29 Simplifications Unlike K&Th, –We forget about salience –property P instead of –No indefinite descriptions. –Nothing about contrastive stress. (Reminder: NLG is relevant to speech!)

30 Krahmer and Theune (2002) Preference ordering P contains ordinary properties and relations: x:chair(x), x:from(x,Italy) Properties precede relations. In other respects they are treated alike. (Alternative: Mariet Theune’s thesis)

31 D&R, simplified:

32 Changes to incremental algorithm This function, Ref, now needs to become recursive. Whether a property is Useful may depend on the properties already present in L Suppose you want to identify x. This makes properties of y irrelevant …. unless L contains a relation between x and y This leads to the following changes:

33 Changes to incremental algorithm 1.Make L an argument of Useful and Ref. 2.Record in L - the properties that were found useful - the things of which they were true 3.Useful(P,r,P,L)  def  Confusables r (L  {P})  Confusables r (L)


35 Example P = r = d1

36 Example (steps) Step 1: r = d1 P = x:dog(x)

37 Example (steps) Step 1: r = d1 P = x:dog(x) Step 2: r = d1 P = x:in(x,h1) (Success if h1 can be identified)

38 Example (steps) Step 1: r = d1 P = x:dog(x) Step 2: r = d1 P = x:in(x,h1) (Success if h1 can be identified) Step 3 (recursion): r = h1 P = x:red(x) (Success)

39 Example (details) Step 1: r = d1 P = dog(x) d1  [[P]] Conf d1 ( )  Conf d1 ( (d1?)) (Therefore, P is a useful addition to L)

40 Example (details) Step 2: r = d1 P = in(x,h1) d1  [[P]] Conf d1  Conf d1

41 Example (details) Step 3 (recursion): r = h1 P = red(x) h1  [[P]] Conf h1  Conf h1

42 Example 2 P = r = d1 Failure during REF(h1,P,C,L), where L =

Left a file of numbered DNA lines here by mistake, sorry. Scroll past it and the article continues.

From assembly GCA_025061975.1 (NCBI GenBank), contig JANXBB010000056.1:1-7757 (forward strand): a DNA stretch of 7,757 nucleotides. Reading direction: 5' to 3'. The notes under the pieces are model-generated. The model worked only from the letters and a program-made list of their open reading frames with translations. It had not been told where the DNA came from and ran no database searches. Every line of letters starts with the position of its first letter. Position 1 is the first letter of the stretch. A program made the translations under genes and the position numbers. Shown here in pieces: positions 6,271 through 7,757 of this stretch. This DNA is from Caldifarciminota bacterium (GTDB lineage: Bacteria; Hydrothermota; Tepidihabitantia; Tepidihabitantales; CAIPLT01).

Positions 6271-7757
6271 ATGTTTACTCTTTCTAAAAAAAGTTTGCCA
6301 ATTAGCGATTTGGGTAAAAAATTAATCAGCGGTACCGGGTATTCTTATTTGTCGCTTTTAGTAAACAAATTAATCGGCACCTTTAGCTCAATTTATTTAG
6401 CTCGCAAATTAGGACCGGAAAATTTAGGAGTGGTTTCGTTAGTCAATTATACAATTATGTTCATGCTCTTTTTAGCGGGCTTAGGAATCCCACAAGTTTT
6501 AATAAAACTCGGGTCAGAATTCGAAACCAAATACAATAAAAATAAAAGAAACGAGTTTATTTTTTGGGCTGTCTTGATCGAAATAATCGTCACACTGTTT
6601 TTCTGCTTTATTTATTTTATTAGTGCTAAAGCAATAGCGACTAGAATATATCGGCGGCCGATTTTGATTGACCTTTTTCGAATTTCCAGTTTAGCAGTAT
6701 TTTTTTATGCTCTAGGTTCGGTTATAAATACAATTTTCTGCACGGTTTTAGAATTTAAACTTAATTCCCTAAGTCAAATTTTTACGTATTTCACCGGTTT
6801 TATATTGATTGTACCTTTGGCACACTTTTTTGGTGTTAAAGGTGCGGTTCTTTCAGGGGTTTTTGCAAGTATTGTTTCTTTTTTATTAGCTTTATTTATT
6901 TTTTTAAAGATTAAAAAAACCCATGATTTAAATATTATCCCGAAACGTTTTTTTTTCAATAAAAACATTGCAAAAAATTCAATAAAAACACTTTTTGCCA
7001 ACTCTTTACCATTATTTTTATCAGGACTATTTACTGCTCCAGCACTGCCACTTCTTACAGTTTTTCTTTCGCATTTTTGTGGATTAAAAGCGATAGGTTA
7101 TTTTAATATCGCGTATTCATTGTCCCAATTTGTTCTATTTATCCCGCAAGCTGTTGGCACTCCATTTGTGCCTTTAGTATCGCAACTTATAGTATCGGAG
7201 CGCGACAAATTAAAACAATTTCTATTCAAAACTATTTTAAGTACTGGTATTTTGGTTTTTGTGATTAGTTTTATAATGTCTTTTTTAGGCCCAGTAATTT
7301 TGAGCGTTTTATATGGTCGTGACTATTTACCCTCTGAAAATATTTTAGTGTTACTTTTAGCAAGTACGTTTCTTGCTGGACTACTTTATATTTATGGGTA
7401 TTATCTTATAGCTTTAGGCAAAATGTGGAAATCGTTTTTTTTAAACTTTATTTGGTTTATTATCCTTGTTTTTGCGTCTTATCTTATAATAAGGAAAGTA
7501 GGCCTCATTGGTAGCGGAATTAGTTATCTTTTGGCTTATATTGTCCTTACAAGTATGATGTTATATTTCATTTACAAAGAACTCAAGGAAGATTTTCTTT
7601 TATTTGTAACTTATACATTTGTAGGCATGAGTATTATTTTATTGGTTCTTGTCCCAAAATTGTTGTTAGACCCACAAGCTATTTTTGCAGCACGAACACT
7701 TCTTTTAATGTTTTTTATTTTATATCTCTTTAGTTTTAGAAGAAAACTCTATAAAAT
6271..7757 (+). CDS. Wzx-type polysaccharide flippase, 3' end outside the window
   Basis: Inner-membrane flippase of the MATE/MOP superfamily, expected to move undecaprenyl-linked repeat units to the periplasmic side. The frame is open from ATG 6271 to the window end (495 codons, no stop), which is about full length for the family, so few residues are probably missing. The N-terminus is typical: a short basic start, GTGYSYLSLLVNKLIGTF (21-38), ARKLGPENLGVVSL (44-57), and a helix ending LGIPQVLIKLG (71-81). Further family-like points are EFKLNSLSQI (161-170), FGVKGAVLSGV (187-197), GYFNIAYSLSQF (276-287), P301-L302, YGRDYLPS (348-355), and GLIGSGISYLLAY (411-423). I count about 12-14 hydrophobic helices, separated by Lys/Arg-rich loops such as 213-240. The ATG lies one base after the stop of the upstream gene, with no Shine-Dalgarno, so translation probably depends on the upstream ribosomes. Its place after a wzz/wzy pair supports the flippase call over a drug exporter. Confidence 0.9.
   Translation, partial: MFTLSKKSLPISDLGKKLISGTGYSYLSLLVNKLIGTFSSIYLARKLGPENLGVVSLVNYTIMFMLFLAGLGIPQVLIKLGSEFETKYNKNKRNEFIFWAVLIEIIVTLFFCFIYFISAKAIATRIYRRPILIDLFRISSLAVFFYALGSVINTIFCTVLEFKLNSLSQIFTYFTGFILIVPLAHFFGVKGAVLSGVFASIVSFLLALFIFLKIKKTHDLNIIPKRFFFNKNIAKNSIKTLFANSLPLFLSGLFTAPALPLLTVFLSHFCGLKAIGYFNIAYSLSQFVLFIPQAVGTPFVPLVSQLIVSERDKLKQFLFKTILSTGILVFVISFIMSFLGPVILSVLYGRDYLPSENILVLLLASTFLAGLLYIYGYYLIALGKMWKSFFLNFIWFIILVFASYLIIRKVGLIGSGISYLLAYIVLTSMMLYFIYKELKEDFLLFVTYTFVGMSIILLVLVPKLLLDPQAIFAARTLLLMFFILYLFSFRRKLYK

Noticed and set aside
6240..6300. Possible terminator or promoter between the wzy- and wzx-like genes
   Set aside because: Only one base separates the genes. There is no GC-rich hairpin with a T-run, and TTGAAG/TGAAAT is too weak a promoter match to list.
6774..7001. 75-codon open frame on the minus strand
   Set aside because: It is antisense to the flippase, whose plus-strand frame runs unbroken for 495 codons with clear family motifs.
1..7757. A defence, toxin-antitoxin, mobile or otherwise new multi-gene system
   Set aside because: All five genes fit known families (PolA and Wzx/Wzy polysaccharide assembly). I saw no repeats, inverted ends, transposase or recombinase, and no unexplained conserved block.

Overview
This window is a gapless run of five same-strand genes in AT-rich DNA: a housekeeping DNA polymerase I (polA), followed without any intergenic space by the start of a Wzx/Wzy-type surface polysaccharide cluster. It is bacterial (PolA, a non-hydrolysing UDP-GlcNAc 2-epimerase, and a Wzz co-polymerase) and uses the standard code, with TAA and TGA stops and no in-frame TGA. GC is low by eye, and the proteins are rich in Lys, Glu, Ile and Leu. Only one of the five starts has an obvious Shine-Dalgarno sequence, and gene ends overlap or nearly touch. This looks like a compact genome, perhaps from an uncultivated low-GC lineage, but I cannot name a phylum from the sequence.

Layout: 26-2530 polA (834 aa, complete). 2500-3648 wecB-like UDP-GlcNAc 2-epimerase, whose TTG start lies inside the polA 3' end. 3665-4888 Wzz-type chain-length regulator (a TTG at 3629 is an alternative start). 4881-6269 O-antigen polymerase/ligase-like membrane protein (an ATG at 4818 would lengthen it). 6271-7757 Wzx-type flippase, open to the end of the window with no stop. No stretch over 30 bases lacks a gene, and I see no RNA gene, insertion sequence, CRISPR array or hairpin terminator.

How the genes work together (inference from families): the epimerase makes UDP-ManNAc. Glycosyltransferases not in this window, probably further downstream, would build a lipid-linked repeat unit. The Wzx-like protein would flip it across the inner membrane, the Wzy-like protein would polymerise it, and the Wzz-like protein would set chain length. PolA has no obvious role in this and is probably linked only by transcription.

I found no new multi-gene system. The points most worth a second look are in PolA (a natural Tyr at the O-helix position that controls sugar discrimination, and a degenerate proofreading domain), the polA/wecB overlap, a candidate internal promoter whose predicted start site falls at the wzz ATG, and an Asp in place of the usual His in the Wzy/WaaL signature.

43 Example 3 P = r = d1 Success through mutual identification: ‘The dog in the doghouse’ (D&H)

44 Problems with algorithms like this: Not very elegant; easy to make errors. (Worse with relations of larger arity.) Risk of loops: ‘The orange on the table under the orange on the table,...’. Variant proposals: – Krahmer et al. (2001): labelled directed graphs – Gardent (2002): constraint satisfaction – Etc.

45 A more general problem Any preference order will sometimes have strange results. Exercise: construct example where putting 1-place properties first causes an excessively lengthy description.

46 Complexity Theoretical worst-case complexity of GRE + relations is exponential. This algorithm: –Number of loops is bounded by number of properties (n-ary). –Whenever a relation is used, another recursive call of Ref may be necessary.

47 A red thread ‘Simple’ GRE produces plausible descriptions at reasonable speed. But, when relations are added, fairly awful descriptions are generated slowly. This will become worse when other complications are taken into account: More options  More problems (‘embarrassment of riches’)

48 Combining relations and salience: Bridging { trailer(t1), trailer(t2) car(c1), car(c2), behind(t1,c1) } Sal(c1)>Sal(c2), Sal(t1)>Sal(t2): –‘The trailer behind the car’ –‘The trailer’

49 Bridging (etc.) But …what if {trailer(t1), trailer(t2), car(c1), car(c2), behind(t1,c1), behind(t2,c2)} Sal(t2) > Sal(t1), Sal(c2) < Sal(c1) Can we still say ‘The trailer behind the car’?, ‘The trailer’ ?

50 The problem: Relations involve more than one object These objects can have different degrees of salience. It is unclear how this should affect the algorithm. In fact, this is a very common problem: Different extensions of GRE combine in nontrivial ways.